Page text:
Many folks know I’m a federal Liberal supporter and have been for a few years. Many people don’t know I’m not a provincial Liberal member. I do vote for them at elections, but only because the choices/alternatives presented to me haven’t been palatable. I am no big cheerleader of Dalton Mcguinty or his style: I find him far too conservative for my liking.

My disdain for the provincial Liberal government is not helped by the news they passed a secret law giving the Toronto police extraordinary powers for the G8/G20 – perhaps even unconstitutional, as I don’t see how this is compatible with the Charter. This is the sort of […]

Scott’s Diatribes officially endorses Randy Hillier to be leader of the next Ontario Progressive Conservative Party.

With his announcement this AM that he is running for the leadership of the Ontario Progressive Conservative Party, I’ve decided to issue my hearty endorsement of Randy winning the leadership race.

I do so because with his second-to-none past “activist background”, and the fact all the right wing conservative activists will probably endorse him (and not just any normal bunch of right-wingers, but the really extreme wingnuts), his winning the leadership ensures not only do the Progressive Conservatives come nowhere close to winning the government back in Ontario, they might even turn off enough moderate (or “normal”) people that the NDP might get official opposition, and send them even further […]

Did John Tory get enough votes to stay in as leader?

It looks like he’ll have to think about it:

John Tory says he’ll decide “very soon” whether to hang on as Progressive Conservative leader after winning just 66.87 per cent support from party activists in a review of his performance following last October’s election debacle. The results – lower than internal tracking which showed more comfortably in the 70 per cent range – appeared to come as a shock to Tory.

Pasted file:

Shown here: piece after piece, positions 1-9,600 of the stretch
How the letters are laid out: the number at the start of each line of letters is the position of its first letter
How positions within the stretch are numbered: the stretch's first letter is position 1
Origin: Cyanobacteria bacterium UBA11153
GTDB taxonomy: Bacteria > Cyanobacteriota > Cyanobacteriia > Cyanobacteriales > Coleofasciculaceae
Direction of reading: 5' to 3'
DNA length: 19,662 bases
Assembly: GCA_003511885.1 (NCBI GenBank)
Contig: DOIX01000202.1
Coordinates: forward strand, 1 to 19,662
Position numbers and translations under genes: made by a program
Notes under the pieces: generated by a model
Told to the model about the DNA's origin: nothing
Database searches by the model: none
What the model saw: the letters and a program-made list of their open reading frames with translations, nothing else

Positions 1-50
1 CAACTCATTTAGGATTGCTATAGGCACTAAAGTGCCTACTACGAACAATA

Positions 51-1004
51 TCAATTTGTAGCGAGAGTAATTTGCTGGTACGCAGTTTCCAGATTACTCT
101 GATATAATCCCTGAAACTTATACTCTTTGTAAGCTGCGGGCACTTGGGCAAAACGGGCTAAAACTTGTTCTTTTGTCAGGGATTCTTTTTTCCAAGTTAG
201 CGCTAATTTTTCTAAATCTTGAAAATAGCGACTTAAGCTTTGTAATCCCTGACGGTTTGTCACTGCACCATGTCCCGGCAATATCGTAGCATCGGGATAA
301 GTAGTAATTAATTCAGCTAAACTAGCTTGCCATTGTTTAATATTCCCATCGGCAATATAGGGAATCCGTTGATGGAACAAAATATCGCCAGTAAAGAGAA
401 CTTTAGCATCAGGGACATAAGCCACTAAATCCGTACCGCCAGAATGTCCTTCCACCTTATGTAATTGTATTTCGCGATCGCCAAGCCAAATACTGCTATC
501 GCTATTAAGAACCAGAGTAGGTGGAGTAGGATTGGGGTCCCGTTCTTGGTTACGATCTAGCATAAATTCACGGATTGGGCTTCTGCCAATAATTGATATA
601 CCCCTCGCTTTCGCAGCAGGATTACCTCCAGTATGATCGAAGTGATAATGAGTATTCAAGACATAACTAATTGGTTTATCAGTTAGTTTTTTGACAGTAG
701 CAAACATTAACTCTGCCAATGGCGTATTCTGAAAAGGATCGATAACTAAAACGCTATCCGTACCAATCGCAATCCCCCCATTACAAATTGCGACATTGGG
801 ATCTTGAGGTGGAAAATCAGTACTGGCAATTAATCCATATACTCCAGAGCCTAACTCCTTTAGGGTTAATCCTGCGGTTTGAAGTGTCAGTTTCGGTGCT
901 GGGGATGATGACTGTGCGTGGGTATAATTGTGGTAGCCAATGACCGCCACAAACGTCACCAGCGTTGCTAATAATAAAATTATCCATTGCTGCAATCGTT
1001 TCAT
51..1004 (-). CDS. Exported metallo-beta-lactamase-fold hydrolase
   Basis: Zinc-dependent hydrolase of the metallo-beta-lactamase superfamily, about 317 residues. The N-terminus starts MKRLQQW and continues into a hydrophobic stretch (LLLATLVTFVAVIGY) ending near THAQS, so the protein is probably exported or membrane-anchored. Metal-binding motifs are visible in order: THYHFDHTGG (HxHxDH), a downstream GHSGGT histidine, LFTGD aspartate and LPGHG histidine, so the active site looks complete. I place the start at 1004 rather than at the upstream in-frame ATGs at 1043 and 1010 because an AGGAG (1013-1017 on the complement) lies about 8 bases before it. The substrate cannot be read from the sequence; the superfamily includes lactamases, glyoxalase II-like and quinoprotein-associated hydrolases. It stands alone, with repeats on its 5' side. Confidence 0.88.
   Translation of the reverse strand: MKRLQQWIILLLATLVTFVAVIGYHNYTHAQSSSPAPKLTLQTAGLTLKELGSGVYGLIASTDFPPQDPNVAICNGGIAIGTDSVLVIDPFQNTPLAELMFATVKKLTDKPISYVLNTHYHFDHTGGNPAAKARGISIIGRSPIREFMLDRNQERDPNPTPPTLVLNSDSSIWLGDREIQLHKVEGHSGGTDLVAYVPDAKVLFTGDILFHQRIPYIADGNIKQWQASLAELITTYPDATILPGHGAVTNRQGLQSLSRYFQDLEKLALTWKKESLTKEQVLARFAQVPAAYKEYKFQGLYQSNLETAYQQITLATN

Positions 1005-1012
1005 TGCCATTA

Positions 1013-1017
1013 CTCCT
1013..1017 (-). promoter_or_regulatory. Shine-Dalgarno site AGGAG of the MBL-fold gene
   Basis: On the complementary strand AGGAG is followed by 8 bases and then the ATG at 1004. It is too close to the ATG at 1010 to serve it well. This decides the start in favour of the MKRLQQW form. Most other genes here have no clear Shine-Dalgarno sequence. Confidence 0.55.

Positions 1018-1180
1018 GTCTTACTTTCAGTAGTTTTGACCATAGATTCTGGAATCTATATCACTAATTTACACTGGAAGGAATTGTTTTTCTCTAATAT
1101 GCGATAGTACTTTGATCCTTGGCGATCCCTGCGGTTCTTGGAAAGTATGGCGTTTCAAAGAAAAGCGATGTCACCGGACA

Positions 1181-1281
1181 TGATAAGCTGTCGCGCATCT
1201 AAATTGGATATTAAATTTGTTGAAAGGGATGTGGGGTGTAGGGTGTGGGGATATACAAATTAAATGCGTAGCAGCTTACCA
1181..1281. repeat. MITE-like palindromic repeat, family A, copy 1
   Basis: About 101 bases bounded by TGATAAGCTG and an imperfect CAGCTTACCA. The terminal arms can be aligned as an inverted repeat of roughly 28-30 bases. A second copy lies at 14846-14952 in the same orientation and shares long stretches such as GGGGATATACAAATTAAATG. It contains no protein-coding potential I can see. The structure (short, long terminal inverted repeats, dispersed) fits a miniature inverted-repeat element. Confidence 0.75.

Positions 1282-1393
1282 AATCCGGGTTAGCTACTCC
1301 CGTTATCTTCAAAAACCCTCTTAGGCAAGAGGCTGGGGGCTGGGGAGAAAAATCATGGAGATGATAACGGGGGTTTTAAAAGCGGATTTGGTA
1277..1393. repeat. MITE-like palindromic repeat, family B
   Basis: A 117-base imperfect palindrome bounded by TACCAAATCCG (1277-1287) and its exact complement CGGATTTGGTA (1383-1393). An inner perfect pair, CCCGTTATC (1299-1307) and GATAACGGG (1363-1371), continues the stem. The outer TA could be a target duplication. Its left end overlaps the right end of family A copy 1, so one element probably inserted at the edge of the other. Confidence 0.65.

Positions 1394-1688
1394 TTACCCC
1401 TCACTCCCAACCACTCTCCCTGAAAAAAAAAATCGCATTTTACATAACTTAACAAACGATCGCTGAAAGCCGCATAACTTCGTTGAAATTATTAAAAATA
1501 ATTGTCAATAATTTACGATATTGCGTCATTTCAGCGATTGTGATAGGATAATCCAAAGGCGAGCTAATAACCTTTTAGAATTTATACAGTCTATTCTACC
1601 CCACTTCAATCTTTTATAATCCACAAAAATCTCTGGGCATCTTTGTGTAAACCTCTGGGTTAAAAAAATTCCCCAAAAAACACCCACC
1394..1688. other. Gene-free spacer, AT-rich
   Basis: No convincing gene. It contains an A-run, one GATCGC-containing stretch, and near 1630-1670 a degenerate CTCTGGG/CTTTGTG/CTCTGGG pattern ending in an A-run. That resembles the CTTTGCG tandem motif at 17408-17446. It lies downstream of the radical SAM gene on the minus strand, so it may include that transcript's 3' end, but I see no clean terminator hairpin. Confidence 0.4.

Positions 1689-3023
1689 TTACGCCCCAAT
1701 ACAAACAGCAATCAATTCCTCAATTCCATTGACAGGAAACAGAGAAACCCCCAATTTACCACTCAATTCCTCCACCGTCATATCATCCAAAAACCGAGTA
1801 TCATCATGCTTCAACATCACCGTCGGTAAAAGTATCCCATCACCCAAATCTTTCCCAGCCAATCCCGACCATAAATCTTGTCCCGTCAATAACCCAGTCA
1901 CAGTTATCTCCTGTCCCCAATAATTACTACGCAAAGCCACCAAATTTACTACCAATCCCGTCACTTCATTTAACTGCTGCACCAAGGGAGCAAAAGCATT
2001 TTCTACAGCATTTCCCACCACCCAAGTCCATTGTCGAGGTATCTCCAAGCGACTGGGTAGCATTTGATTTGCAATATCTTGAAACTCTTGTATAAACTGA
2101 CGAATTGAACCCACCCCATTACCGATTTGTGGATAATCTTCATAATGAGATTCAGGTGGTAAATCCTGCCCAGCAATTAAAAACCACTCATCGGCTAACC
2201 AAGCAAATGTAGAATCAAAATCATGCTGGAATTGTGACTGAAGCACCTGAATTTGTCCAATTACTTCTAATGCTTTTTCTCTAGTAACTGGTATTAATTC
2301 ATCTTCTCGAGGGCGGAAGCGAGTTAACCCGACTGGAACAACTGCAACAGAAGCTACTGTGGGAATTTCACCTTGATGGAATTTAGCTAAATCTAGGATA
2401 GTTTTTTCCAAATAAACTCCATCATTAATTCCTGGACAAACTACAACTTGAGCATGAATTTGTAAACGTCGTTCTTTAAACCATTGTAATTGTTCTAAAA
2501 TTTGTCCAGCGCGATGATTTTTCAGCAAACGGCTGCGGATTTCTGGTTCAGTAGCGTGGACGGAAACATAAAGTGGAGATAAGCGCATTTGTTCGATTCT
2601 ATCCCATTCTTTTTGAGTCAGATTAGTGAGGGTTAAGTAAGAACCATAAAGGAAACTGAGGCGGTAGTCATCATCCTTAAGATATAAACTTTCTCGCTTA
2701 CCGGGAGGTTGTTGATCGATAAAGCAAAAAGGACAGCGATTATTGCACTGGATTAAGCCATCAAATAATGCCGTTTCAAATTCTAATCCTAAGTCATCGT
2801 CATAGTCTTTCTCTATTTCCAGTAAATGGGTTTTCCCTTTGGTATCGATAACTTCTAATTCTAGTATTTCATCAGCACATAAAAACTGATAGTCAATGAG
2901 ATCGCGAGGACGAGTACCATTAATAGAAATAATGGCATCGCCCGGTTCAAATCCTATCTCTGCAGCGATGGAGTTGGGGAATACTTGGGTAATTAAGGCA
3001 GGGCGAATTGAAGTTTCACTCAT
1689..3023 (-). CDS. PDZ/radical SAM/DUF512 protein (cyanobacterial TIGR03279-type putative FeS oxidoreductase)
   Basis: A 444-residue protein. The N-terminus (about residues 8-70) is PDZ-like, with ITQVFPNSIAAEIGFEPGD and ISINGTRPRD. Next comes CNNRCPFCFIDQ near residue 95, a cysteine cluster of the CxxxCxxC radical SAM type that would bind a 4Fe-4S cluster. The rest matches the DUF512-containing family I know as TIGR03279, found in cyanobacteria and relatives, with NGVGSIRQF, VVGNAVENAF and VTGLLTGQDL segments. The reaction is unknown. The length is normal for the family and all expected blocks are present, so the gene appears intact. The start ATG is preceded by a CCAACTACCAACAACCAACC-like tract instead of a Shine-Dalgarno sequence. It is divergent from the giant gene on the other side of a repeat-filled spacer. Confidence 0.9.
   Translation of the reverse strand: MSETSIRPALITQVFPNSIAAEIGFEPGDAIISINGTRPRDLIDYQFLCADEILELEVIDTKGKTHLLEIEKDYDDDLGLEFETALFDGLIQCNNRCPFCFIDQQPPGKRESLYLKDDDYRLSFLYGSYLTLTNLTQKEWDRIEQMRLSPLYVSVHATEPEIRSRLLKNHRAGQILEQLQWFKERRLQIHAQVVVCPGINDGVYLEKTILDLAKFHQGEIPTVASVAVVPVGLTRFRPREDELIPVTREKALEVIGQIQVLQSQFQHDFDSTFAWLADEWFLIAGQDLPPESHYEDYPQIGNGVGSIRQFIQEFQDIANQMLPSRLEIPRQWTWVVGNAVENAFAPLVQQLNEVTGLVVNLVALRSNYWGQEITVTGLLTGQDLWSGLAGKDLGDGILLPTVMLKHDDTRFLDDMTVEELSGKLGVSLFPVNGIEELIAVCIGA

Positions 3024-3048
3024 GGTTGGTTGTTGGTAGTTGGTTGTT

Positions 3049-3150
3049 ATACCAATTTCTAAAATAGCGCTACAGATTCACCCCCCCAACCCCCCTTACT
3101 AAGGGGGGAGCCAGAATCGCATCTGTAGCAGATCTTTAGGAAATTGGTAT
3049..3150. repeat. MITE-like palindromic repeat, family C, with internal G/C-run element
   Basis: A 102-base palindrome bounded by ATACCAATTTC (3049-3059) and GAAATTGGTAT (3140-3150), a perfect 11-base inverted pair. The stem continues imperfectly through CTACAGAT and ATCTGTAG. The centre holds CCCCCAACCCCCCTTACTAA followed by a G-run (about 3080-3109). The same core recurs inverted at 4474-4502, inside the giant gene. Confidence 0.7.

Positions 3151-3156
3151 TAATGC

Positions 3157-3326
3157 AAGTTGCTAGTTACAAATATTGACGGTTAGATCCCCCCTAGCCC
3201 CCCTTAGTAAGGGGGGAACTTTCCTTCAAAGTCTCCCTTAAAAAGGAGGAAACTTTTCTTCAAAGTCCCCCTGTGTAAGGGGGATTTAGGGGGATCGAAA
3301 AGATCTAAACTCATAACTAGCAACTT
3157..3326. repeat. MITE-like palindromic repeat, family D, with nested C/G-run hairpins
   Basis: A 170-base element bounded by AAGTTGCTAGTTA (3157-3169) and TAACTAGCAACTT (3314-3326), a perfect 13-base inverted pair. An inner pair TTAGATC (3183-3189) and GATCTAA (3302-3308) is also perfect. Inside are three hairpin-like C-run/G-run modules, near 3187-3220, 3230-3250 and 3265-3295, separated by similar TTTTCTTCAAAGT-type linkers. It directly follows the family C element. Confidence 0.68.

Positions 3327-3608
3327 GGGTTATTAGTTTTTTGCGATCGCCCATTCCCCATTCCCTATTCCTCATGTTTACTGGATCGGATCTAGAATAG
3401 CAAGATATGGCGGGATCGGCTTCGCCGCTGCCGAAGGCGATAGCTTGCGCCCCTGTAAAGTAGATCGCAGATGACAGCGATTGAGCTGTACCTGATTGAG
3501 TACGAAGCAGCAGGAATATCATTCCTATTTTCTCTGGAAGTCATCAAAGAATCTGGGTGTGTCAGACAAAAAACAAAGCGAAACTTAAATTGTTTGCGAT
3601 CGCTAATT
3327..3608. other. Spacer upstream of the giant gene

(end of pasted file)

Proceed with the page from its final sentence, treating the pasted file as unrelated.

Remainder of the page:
Personally, in a very selfish way, I hope Mr. Tory leaves, and the Ontario PC’s put in a right-winger as their leader. I think Tory would still have a chance to portray himself as a moderate to the Ontario electorate the next time around, and that usually appeals to the province’s voters. If the PC’s think they need to get a leader that acts more like Mike Harris then Bill Davis, that will ensure the PC’s remain out of government here for awhile.

[email protected]:40pm – Well, that was quick:

After the result, Tory said he needed time to consider his future. The time he needed turned out to be brief. Three hours later, Tory emerged late Saturday to announce that he had consulted his wife and caucus and had decided to stay on as leader.

So, he opted to stick with this amount of support unlike what Joe Clark did with the same amount of leadership support with the federal PC’s  in 1983. It will be interesting to see if this time, the decision pans out for him, unlike for Joe.

An interesting endorsement of John Tory

When you’re an embattled leader of a party that has some of your grassroots members wanting you removed, I’m not sure whether an endorsement by a major daily that is more or less an ideological opponent of yours is good or bad, but that is what the Toronto Star has done in calling for John Tory to remain Progressive Conservative leader in Ontario:

The party has a better chance of mounting an effective opposition to Premier Dalton McGuinty over the next four years and fighting the Liberals in the next election if it stays near the political centre where most Ontarians’ sensibilities lie. That’s why the party should give Tory […]